How to talk with children about COVID-19

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Dean Barnett and faculty from the School of Education and Human Services offer some practical guidance for talking to children about the COVID-19 pandemic.
Dean Barnett and faculty from the School of Education and Human Services offer some practical guidance for talking to children about the COVID-19 pandemic.

By: Bob Barnett
Dean, School of Education and Human Services

As we all adjust to life in the wake of the COVID-19 pandemic, many of us find ourselves trying to maintain our physical, financial, and mental health. As dean of the School of Education and Human Services, I am acutely aware of the challenges facing parents in this trying time.

This can be an especially scary and stressful time for children. They are dealing with the same changes in routine that parents are experiencing.

In an effort to help in some small way, I recently engaged with several early childhood faculty members from the UM-Flint School of Education and Human Services, Drs. Aviva Dorfman, Christine Kenney, and Toko Oshio to develop some suggestions on how to talk with children about COVID-19 and the way our lives have changed as a result.

What follows are a few tips gained from that conversation and a link to some additional resources.

Consider developmentally appropriate conversations

The ability for children to process and understand what is happening around them is tied to their development. In other words, the conversation you will have with a 5-year-old should be different than a 12-year-old. As a parent, you know your children well and need to adjust your conversations to where your children are on this continuum.

It is good to talk about emotions

We are all experiencing emotions in this crisis. Do not avoid conversations about fear, anger, boredom, etc.

Talk about what you are doing to make your children and others safe

Explain why we are practicing social distancing, washing our hands regularly, covering our mouths when we cough, and other actions we perform during the pandemic. Make clear that their actions are a way of keeping everyone safe and they are contributing to the effort. For younger kids, you may explain to them that although superheroes are not necessarily real, they can be a “real-life superhero” by engaging in these practices. 

Parents need to take care of themselves

Our children model our behavior and we need to set a good example for them. We also need to take care of ourselves in order to be there for our children in this trying time. Regularly take time to do something for yourself and manage your stress. Good activities include exercise, meditation, calling a good friend, are any other activities that help you relieve stress in a healthy way.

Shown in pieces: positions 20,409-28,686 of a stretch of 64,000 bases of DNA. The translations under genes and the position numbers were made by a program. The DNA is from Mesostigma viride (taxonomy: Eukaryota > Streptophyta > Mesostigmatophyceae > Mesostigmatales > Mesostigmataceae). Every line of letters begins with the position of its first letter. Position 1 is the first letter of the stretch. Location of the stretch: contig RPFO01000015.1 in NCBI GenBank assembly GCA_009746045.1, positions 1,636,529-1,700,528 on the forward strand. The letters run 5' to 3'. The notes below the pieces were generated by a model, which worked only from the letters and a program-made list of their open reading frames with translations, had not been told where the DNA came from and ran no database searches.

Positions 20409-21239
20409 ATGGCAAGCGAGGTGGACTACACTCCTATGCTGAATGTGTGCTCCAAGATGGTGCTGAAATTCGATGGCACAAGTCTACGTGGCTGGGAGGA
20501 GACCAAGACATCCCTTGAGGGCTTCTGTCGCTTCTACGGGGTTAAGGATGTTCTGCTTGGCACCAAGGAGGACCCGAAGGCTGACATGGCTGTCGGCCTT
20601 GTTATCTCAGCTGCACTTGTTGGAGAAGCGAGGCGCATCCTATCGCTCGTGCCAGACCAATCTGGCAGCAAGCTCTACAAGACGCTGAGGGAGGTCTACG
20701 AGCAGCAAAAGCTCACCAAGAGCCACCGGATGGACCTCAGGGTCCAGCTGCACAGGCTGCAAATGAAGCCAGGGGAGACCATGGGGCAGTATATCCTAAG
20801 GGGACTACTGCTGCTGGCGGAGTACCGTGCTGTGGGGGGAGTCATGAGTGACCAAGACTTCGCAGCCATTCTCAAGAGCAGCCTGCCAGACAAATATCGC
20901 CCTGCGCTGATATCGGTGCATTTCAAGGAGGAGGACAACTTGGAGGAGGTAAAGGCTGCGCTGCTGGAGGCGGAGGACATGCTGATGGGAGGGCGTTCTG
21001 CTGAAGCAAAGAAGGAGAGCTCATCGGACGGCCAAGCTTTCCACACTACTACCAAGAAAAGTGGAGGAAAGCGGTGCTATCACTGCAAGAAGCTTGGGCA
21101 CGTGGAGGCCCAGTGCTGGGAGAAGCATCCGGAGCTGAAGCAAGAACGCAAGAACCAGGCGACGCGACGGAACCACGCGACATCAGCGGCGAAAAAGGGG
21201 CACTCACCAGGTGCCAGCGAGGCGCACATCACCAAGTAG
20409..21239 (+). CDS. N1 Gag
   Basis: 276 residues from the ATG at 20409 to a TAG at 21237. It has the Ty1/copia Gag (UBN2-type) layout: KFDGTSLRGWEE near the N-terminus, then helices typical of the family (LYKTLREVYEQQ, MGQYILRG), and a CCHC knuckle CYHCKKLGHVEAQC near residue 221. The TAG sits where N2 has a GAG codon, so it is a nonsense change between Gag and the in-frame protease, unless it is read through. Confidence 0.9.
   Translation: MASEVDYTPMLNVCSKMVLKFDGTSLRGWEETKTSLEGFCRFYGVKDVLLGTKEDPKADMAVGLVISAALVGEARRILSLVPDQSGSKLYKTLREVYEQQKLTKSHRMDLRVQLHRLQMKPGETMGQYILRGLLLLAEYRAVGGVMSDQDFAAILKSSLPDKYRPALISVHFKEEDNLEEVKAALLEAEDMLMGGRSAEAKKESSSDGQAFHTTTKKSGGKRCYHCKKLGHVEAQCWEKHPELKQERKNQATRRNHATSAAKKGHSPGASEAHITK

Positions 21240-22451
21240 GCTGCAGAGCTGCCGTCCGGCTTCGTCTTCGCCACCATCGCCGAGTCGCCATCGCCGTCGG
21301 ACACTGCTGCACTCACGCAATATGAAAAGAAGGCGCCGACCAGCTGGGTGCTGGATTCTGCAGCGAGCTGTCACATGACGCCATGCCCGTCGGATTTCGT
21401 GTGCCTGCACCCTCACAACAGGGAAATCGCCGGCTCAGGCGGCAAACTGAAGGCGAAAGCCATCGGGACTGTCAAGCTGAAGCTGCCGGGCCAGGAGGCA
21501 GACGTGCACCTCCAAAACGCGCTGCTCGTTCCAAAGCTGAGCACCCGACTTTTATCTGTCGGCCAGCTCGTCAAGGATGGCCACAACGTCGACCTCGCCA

Set a routine

Routines are comforting as they provide stability and a sense of normalcy for children. Try to incorporate a range of tasks that include both fun (like playing) and function (like helping with chores).

Bob Barnett, Dean School of Education and Human Services

Have fun together

Let’s be honest, our current situation is stressful for all of us. Playing with our children can be a great way for all of us to cope. The benefits of play for children are well documented and include such things as increased problem-solving abilities and physical coordination. Interestingly, play has similar benefits for adults. Playing together as a family is a bonding experience.

Actively engage your children and listen to them

Actively engaging with your children in conversation or activities can pay you great dividends in trying to balance all of the things you are juggling.  Actively listening to your children and affirming your children is also important to their well-being. This can allow you to assess the ways that they are coping with the current situation and provide insights as to how you should adjust your parenting techniques. 

As a bonus, when you give your child your undivided attention for even 15 minutes – no phones, computers, cleaning, cooking, or anything other than your full presence – they will able to focus themselves on independent activities for a longer period of time right afterward.

The tips provided above are by no means intended to be an exhaustive list or professional advice. For those of you looking for additional resources, the early childhood faculty suggest the resources available from Public Broadcasting System.   

This disruption to our normal lives has been challenging for all of us, but our spirit and determination will help us weather this unprecedented storm. Please take care of yourselves and your families and know we are thinking of you and wishing you all the best.

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